My opinion on army painting is that if you want to paint in bulk and get an army done, you should do it in an organized fashion. My 13-year-old self could not paint armies for shit, because I had no idea about how to do that. I would paint a single orc on a war boar to a descent standard, then base-coat some spiders, and the next thing I knew I was building some space elfs or something. Needless to say, nothing got done.
Exactly what you decide your method to be is of secondary importance - what matters is that you get into a rhythm, so that you end up painting when you sit down to paint. The death of bulk painting is thinking. If you're thinking, you're not painting. If you're not painting, you're not getting your army done. So your method is there to ensure that you know what you've done, what you're currently doing, and what your next step will be.
My Current Method
Since I'm basing my infantry in groups of six, I divide what I plan to paint accordingly. So a batch will be either 12, 18, 24 men etc. It's tempting to go with a really big batch, and if you can pull it off you're great. Personally, I find 18 or 24 man batches works best for me.
Step 1: I prime using a spray primer. I've experimented with both blue primers, brown, black and more, and I've come to term with that all of them works for me, except pure white. Get that thing away from me.
Step 2: Once primed, I keep to a pretty basic painting method. I will first block in all colours with a basic layer. This layer is often a tad darker than what I want them to end up as - so red parts gets a dark red, yellow parts might get a mustardy yellow, straps that will be white gets a deck tan paint, etc. I take one colour at a time, and coat everything on the model that will end up with it.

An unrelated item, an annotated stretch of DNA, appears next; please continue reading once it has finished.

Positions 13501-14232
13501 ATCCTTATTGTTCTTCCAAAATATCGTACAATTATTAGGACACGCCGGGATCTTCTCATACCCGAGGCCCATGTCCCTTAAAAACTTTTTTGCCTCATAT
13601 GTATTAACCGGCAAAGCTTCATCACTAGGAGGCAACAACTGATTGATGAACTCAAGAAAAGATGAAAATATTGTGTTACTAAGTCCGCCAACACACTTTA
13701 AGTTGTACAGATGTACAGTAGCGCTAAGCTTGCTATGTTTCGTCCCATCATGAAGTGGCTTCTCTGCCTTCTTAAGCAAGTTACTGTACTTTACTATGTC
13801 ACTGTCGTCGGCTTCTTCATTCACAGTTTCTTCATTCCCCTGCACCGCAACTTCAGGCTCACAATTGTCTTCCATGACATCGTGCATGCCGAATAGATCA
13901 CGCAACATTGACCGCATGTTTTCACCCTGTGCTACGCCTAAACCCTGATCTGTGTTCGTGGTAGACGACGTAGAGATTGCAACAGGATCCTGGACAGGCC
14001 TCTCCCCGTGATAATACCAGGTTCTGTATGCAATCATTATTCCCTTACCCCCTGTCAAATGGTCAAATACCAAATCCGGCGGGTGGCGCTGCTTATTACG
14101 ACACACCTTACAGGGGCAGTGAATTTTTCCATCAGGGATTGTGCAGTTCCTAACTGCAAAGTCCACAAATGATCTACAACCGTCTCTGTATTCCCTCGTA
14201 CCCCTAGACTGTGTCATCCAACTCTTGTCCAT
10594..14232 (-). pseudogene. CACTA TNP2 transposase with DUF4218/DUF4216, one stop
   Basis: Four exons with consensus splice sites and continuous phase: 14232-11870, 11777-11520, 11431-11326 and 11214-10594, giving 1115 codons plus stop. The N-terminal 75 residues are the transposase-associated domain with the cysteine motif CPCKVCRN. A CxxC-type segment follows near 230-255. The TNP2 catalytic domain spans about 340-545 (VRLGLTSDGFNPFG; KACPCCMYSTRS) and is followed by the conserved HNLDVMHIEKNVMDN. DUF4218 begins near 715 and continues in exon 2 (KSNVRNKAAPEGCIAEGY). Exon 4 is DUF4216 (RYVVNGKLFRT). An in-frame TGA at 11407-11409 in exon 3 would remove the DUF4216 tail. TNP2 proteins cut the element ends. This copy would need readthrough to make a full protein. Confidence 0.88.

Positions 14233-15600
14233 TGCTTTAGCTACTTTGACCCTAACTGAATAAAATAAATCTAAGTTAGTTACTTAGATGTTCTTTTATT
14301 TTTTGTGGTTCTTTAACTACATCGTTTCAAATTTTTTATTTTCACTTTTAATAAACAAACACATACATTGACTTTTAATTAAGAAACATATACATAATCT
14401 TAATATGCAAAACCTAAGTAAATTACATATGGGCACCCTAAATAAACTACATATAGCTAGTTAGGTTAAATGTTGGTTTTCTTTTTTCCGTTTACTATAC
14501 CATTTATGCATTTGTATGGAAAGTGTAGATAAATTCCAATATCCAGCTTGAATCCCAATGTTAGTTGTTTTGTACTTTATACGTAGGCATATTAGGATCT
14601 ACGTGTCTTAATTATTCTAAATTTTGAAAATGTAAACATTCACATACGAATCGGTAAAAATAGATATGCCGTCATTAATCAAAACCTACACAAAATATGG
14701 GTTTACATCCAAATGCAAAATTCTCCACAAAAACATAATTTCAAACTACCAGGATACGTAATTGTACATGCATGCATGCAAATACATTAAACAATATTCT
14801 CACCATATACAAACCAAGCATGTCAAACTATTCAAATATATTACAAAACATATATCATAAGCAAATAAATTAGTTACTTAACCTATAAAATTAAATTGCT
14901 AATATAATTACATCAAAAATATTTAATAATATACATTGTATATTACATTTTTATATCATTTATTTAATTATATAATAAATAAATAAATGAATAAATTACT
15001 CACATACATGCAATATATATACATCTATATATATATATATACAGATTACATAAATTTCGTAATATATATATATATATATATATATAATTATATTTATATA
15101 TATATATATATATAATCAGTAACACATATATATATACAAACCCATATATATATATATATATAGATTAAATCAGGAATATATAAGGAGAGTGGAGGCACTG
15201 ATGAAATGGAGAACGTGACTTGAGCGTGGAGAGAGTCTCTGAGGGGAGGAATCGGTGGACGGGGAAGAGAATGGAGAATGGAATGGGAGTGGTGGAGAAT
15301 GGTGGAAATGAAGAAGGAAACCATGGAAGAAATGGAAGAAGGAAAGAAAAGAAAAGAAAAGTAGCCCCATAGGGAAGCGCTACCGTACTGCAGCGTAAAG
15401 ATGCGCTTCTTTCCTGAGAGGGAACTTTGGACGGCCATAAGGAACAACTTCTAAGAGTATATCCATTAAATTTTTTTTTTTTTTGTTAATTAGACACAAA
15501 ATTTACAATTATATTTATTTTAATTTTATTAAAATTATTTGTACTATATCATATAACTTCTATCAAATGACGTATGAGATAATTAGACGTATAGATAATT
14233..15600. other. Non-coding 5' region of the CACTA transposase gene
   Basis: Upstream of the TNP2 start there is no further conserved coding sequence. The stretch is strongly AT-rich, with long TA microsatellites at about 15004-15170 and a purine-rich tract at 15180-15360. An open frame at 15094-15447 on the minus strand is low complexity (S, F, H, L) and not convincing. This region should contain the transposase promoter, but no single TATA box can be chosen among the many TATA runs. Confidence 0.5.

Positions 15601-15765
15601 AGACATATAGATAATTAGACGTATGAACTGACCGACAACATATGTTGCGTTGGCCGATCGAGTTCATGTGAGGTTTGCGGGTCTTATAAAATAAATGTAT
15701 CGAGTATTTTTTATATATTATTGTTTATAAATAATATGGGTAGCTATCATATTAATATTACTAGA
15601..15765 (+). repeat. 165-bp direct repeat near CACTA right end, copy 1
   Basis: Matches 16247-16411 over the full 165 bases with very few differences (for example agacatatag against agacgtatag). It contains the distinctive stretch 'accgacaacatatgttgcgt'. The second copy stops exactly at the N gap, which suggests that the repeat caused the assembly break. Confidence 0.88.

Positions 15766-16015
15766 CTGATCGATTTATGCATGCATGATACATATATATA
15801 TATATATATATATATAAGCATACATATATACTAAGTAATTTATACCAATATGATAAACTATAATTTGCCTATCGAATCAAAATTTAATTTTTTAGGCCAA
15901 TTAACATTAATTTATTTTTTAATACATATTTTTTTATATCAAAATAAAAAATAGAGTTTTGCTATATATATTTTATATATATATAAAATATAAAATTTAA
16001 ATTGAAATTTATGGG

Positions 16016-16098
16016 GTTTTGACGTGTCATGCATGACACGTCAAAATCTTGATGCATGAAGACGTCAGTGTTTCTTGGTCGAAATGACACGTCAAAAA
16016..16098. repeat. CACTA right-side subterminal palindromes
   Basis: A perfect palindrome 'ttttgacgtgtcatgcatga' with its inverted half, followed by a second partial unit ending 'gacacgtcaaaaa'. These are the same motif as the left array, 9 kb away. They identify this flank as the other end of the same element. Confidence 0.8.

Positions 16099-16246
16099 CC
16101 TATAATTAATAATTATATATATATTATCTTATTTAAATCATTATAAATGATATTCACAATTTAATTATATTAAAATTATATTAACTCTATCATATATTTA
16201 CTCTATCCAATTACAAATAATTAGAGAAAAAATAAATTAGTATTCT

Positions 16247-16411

Step 3: Washes are great for bulk painting. I use three washes - one flesh tone for flesh paints, one brown for yellows, brass and browns, and a black for most of the rest including whites, reds, metals and blues. When painting French, you're basically painting those colours. I slab it on quite freely.
Step 4: I basically repeat step 2, recoating the base colour on top of the washes.
Step 5: I highlight some parts, but not all. The parts that tends to give the most effect is highlighting flesh coloured, black, red, blue and white parts. The idea is to not give lavish details for everything, as these are hundreds of dudes who will walk in big blocks, so spending too much time on them will hinder painting progress. So I guess leave them as basic as your painter's pride allows you to?
Now, this is not the best way to paint. It will not make the nicest miniatures out there. It's not even the speediest way to paint! The important thing is this: it's a painting method that I'm very comfortable with, as it's my default way to paint. So I don't need to think a lot when doing it - I can just sit down, see that I haven't painted white yet, and get to work.
So if you're not used to bulk painting and want to try it out, that's my advice. Paint in a way that you're used to, maybe removing a few steps if you're usually a very detail-oriented painter. The greatest improvement in speed will come from painting many miniatures at once, and also thinking about and planning your painting less.
With that said, let's check some progress:
First out are four companies of Warlord's plastic "Late French". These are the epitome of speed painting, as there's almost no colour to them at all beyond beige and gray.